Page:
NOVA SCOTIA - Press Release
Committee Advising on Finfish Traceability Learning About Best Practices
Fisheries and Aquaculture
May 18, 2016 1:04 PM
A committee providing government with advice on a practical way to trace escaped finfish, such as trout and salmon, back to their source is learning about best practices at a workshop with experts from Canada, the United States and Norway.
The workshop, today, May 18, focuses on approaches to tracing escaped finfish in Maine and Norway and research on new technology that can support traceability. The committee attending the session includes representatives of the Nova Scotia Salmon Association, the Atlantic Salmon Federation, the aquaculture industry, lobster harvesters and a staff member from the federal and provincial governments.
"Containment management is an important part of our new regulatory approach to the aquaculture industry and that includes how we trace escaped finfish," said Fisheries and Aquaculture Minister Keith Colwell. "This committee is gathering information on the best approaches in other jurisdictions and the latest research and I am looking forward to receiving their advice later this year."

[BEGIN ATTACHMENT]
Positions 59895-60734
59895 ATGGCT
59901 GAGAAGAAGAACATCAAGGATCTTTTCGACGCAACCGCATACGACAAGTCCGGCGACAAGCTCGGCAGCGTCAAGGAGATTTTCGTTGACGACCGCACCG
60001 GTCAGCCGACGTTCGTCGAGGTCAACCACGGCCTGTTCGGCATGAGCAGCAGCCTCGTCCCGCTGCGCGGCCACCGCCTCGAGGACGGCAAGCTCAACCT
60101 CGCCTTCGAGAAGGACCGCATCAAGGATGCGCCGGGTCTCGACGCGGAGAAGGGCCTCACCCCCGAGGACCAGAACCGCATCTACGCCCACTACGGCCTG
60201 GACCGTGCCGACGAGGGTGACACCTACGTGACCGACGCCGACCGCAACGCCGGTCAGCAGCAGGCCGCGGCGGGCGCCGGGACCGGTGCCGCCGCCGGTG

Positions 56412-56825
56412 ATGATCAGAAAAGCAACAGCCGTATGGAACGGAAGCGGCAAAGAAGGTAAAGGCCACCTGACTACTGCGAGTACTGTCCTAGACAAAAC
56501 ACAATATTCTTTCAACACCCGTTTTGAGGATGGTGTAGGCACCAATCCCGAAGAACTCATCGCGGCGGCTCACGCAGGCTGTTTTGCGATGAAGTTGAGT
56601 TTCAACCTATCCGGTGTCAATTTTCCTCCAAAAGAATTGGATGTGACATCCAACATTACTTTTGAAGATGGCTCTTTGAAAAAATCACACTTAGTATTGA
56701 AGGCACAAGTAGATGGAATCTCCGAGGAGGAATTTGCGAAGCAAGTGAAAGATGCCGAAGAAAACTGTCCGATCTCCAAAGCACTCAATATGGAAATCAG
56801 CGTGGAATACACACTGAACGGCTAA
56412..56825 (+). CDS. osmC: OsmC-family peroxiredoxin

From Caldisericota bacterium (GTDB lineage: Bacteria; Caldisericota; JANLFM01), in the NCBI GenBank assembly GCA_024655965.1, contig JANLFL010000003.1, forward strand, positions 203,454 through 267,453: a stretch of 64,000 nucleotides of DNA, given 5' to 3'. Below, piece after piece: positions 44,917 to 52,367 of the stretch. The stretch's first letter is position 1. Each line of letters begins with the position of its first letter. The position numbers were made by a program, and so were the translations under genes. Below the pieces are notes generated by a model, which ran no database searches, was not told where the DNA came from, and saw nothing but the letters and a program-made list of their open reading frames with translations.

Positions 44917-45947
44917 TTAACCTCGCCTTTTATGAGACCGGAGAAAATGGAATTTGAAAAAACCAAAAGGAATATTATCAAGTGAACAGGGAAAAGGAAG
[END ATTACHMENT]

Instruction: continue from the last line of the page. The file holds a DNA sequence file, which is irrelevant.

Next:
The workshop presentations include:
- David Bean, a biologist with the National Oceanic and Atmospheric Administration's National Marine Fisheries Service, whose career has focused on efforts to help salmon stocks recover, outlining Maine's traceability program
- Sebastien Belle, executive director of the Maine Aquaculture Association and a fish biologist with expertise in aquaculture regulation and fish farm management, providing an industry perspective on Maine's traceability program
- Amber Garber, a research scientist at the Huntsman Marine Science Centre in Saint Andrew's, New Brunswick, with expertise in aquaculture and wild fisheries, presenting scientific research into traceability methods
- Eva Thorstad, a research scientist with the Norwegian Institute for Nature Research with a background in fish ecology and fisheries management, discussing fish tagging in Norway
- Rich Lincoln, founder and senior advisor for Ocean Outcomes, a non-profit organization dedicated to improving the sustainability of fish populations, describing approaches to tagging used around the world
The committee, appointed in January, is considering options for industry policies and regulations.
"This workshop will offer lessons learned from other jurisdictions about the pros and cons of various marking technologies," said Jonathan Carr, executive director of research and environment with the Atlantic Salmon Federation.
"This will help our committee in its task of recommending a mark that can accurately identify a farmed fish if it escapes and trace it to the company of origin."
Government introduced new regulations for aquaculture licensing and leasing and management in October. Information about the regulations is available at http://novascotia.ca/fish/aquaculture/laws-regs/ .